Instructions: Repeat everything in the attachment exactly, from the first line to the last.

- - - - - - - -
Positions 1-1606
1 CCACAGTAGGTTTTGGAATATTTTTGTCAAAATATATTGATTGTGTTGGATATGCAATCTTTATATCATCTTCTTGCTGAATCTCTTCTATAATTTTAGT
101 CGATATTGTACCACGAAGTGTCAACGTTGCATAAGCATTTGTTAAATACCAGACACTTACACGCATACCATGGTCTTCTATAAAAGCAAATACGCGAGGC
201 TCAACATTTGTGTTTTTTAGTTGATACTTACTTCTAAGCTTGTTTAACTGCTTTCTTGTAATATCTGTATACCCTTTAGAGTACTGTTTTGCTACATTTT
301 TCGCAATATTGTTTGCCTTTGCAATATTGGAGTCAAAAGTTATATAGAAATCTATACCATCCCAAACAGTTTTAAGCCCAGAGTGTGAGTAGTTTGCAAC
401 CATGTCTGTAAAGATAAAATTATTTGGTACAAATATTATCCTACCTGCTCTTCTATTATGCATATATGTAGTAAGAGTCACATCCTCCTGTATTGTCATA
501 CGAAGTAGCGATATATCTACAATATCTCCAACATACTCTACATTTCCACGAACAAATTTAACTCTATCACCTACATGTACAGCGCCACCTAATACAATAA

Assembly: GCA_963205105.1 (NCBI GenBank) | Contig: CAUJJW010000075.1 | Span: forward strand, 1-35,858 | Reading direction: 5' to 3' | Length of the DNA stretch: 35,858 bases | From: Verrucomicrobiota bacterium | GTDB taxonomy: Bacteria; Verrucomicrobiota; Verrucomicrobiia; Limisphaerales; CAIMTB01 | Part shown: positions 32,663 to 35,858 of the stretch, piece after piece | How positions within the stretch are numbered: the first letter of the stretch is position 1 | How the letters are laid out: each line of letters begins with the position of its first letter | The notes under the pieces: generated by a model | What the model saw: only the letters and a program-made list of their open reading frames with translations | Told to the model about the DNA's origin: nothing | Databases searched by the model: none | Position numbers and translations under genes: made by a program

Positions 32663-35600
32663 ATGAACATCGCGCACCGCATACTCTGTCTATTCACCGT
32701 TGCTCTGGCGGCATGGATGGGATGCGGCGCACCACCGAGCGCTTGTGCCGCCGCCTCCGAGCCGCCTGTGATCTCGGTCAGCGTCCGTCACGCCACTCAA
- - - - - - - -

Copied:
Positions 1-1606
1 CCACAGTAGGTTTTGGAATATTTTTGTCAAAATATATTGATTGTGTTGGATATGCAATCTTTATATCATCTTCTTGCTGAATCTCTTCTATAATTTTAGT
101 CGATATTGTACCACGAAGTGTCAACGTTGCATAAGCATTTGTTAAATACCAGACACTTACACGCATACCATGGTCTTCTATAAAAGCAAATACGCGAGGC
201 TCAACATTTGTGTTTTTTAGTTGATACTTACTTCTAAGCTTGTTTAACTGCTTTCTTGTAATATCTGTATACCCTTTAGAGTACTGTTTTGCTACATTTT
301 TCGCAATATTGTTTGCCTTTGCAATATTGGAGTCAAAAGTTATATAGAAATCTATACCATCCCAAACAGTTTTAAGCCCAGAGTGTGAGTAGTTTGCAAC
401 CATGTCTGTAAAGATAAAATTATTTGGTACAAATATTATCCTACCTGCTCTTCTATTATGCATATATGTAGTAAGAGTCACATCCTCCTGTATTGTCATA
501 CGAAGTAGCGATATATCTACAATATCTCCAACATACTCTACATTTCCACGAACAAATTTAACTCTATCACCTACATGTACAGCGCCACCTAATACAATAA

Assembly: GCA_963205105.1 (NCBI GenBank) | Contig: CAUJJW010000075.1 | Span: forward strand, 1-35,858 | Reading direction: 5' to 3' | Length of the DNA stretch: 35,858 bases | From: Verrucomicrobiota bacterium | GTDB taxonomy: Bacteria; Verrucomicrobiota; Verrucomicrobiia; Limisphaerales; CAIMTB01 | Part shown: positions 32,663 to 35,858 of the stretch, piece after piece | How positions within the stretch are numbered: the first letter of the stretch is position 1 | How the letters are laid out: each line of letters begins with the position of its first letter | The notes under the pieces: generated by a model | What the model saw: only the letters and a program-made list of their open reading frames with translations | Told to the model about the DNA's origin: nothing | Databases searched by the model: none | Position numbers and translations under genes: made by a program

Positions 32663-35600
32663 ATGAACATCGCGCACCGCATACTCTGTCTATTCACCGT
32701 TGCTCTGGCGGCATGGATGGGATGCGGCGCACCACCGAGCGCTTGTGCCGCCGCCTCCGAGCCGCCTGTGATCTCGGTCAGCGTCCGTCACGCCACTCAA